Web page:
Pope Francis waving farewell to Bangladesh at Dhaka airport after his Nov. 30-Dec. 3 visit. - EPA
Pope Francis flew back to Rome from Dhaka airport Saturday afternoon, concluding his 21st foreign visit outside of Italy that took him to Myanmar and Bangladesh.
The Pope was given an official farewell at Dhaka airport, where the Minister for Foreign Affairs was present to see him take off on a Bangladesh Airlines aircraft on his flight back to Rome.
The Pope was in Myanmar, Nov. 27-30, after which he visited neighbouring Bangladesh, Nov. 30-Dec 2. While Myanmar’s over 51 million population is nearly 90 percent Buddhist, where Catholics form only 1.2%, in neighbouring Bangladesh Muslims account for nearly 90% of the population, and Catholics less than 1 percent.
The purpose of this 2-nation apostolic visit was not only to confirm the faith of the tiny Catholic communities in the two Asian nations but also to carry Christ’s message of reconciliation, forgiveness, peace and harmony among the people for the common good. And that is what the logos and themes of the two visits indicated. The theme of the Pope’s Myanmar visit was “Love and Peace”, and that the Bangladesh, “Harmony and Peace.” The Pope also encouraged ecumenical and interfaith cooperation in order to be a prophetic and healing presence in the life of the nation.
In both the nations, the Catholic communities are active, especially in their outreach programmes for the poor and needy, which the Pope commended and encouraged. Overall the Pope delivered 8 discourses and three homilies, celebrating two Masses in Myanmar and another Mass in Bangladesh with priestly ordination.
During his visit to Myanmar, the pope met popular leader Aung San Suu Kyi, as well as the president and the top military general, in the backdrop of an international outcry against the atrocities on the Rohingya Muslims of Rakhine state who are fleeing to Bangladesh. The Holy Father however respected the government’s request not to use the word Rohingya, who are denied citizenship.
Meeting Myanmar’s state authorities, leaders of civil society and the diplomatic corps in Nay Pyi Taw, he encouraged the nation on the “arduous process of peacebuilding and national reconciliation” saying it can be achieved on only through a “commitment to justice and respect for human rights,” a process in which religious leaders have a crucial role to play.
In Yangon, the Pope met Buddhist leaders and local bishops, but above all he went to meet ordinary Catholics, who travelled from all over the country to attend an open-air Mass.
In an unscheduled encounter with leaders of Myanmar’s various religious communities, Pope Francis urged them to work together to rebuild the country through unity amidst the nation’s diversity, and not through uniformity.
Meeting the bishops of Myanmar he encouraged them in the task of healing, accompaniment and prophecy among a flock that bears the scars of conflict.
In meeting the powerful Supreme Council of Buddhist monks, Pope Francis urged them on the path of compassion and love towards all to heal the wounds caused by conflicts, poverty and oppression.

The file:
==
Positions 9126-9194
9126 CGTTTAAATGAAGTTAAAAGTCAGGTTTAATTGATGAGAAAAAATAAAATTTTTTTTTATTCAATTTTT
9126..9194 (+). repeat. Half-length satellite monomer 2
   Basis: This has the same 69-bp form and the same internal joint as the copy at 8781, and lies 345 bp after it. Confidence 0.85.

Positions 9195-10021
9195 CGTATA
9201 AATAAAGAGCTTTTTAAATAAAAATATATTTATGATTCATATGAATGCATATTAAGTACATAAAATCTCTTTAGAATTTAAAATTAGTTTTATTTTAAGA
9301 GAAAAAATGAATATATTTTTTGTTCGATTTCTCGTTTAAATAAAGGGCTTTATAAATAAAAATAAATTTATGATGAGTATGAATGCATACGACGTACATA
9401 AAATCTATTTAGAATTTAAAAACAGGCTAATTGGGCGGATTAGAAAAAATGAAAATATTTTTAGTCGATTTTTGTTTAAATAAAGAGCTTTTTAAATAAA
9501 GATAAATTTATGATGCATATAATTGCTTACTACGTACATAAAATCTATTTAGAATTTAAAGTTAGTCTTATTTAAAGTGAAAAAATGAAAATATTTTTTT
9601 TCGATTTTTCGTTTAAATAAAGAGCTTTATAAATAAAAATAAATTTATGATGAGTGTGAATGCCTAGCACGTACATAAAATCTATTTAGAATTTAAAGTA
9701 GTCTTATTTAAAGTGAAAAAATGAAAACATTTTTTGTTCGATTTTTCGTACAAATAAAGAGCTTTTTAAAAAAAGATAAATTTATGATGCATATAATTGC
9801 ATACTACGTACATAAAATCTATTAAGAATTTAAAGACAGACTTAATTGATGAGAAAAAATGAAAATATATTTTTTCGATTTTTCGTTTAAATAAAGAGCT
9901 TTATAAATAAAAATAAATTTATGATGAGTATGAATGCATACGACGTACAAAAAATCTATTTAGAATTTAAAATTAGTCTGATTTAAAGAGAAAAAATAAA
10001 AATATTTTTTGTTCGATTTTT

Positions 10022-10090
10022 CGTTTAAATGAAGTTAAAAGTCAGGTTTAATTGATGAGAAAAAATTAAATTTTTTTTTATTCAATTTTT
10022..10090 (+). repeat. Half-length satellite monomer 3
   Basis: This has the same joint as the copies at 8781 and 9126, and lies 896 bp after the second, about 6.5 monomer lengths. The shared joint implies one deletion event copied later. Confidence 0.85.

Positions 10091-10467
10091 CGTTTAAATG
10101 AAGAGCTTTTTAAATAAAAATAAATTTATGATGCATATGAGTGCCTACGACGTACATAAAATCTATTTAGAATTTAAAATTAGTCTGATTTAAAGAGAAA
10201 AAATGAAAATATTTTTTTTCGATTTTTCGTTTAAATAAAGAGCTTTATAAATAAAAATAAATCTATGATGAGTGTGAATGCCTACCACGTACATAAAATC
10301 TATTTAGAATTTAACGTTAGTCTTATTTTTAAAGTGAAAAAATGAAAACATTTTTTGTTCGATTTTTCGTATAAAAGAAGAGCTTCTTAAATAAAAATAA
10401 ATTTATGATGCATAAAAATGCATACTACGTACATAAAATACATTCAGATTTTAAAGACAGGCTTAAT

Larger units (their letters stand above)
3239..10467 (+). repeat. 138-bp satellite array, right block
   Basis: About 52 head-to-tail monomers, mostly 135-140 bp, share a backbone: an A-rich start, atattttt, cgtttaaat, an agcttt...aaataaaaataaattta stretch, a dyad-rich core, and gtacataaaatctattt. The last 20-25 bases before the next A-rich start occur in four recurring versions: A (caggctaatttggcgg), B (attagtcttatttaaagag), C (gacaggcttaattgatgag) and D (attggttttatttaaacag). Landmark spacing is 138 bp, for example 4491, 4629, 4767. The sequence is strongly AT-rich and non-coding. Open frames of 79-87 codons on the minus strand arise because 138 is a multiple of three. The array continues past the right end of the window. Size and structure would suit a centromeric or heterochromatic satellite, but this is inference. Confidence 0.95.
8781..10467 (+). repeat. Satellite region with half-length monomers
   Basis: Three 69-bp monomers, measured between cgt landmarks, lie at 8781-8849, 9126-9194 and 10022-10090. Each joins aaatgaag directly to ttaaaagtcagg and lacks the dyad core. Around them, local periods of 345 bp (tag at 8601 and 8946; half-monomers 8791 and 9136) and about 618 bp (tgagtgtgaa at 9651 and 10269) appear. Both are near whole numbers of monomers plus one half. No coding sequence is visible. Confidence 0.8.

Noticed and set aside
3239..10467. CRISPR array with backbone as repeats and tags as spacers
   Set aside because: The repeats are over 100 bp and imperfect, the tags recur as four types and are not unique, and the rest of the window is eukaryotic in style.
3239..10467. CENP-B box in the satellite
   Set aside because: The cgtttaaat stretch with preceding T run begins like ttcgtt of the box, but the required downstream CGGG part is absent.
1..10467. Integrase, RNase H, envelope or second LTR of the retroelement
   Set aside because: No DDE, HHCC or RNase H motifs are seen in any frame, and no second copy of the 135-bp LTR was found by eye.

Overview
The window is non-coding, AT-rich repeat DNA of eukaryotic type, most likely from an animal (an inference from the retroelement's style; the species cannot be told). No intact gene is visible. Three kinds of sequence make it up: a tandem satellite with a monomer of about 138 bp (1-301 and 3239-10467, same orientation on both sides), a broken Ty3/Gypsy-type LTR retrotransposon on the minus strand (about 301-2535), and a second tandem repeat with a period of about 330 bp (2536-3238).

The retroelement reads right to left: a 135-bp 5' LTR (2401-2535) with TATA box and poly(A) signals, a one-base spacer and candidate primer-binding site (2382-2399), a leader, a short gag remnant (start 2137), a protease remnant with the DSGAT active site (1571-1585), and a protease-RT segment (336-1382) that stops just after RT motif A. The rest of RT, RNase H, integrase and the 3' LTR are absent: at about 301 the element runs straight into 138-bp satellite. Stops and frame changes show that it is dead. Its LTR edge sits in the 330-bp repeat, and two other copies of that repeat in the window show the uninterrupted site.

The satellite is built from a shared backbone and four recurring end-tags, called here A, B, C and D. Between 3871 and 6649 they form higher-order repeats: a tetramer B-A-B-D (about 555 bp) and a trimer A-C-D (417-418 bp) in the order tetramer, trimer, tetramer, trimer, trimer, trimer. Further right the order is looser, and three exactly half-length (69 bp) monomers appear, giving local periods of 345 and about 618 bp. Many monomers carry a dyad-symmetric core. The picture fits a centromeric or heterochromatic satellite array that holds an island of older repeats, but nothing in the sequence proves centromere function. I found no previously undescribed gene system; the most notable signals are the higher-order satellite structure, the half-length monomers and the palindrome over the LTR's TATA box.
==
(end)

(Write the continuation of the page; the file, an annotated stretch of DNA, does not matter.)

Celebrating Mass for young people in Yangon, the last event in Myanmar, the Pope urged them to carry the good news of Jesus to their suffering brothers and sisters in need of not only their prayers and solidarity but their enthusiasm for human rights, justice, and love and peace.
After his arrival in the Bangladeshi capital Dhaka on Nov. 30, Pope Francis met the nation’s authorities, the diplomatic corps and civil society, and expressed appreciation for Bangladesh’s generosity and solidarity for Rohingya Muslims fleeing Myanmar. He called on the international community to find a solution to the Rohingya crisis and help Bangladesh to meet the emergency. He also stressed that the name of God be never invoked to justify hatred and violence on others.
During an open-air Mass on Friday, the only papal Mass in this trip, the Pope ordained 17 new priests and reminded them of their call to serve Christ the teacher, priest, and shepherd and help build the people of God, the Church.
But the highlight of the entire Myanmar-Bangladesh visit came Friday evening in a deeply moving encounter with 16 Rohingya refugees from Myanmarwho have sought shelter in Cox’s Bazar, Bangladesh. Grasping the hands of each of the 12 men, 2 women and 2 young girls, at the end of an interfaith and ecumenical meeting in the capital, the Pope intently listened to their stories of horror, suffering and pain. “The presence of God today is also called `Rohingya,''' the Pope said, asking their forgiveness for all the hurt and indifference they have endured, and demanded their rights be recognized.
On Saturday, the last day of his three-day visit to Bangladesh, the Pope visited a home for orphans, unwed mothers and destitute elderly run by the nuns of Mother Teresa. In off-hand remarks to the nuns and priests there he praised Bangladesh for having what he called some of the best inter-religious relations in the world. The Holy Father later met priests, religious and seminarians.
His last meeting of the entire trip was with young Bangladeshis, among whom were also Muslims and followers of other religions. Speaking to them at the Notre Dame College of Dhaka, he urged the young people to reject the false promises of happiness and go out of their self-centeredness to foster an environment of harmony, reaching out to others. Commending Bangladesh’s respect for the elderly, the Pope urged them to talk to their parents and grandparents, without playing with their phones the whole day, ignoring everything around them.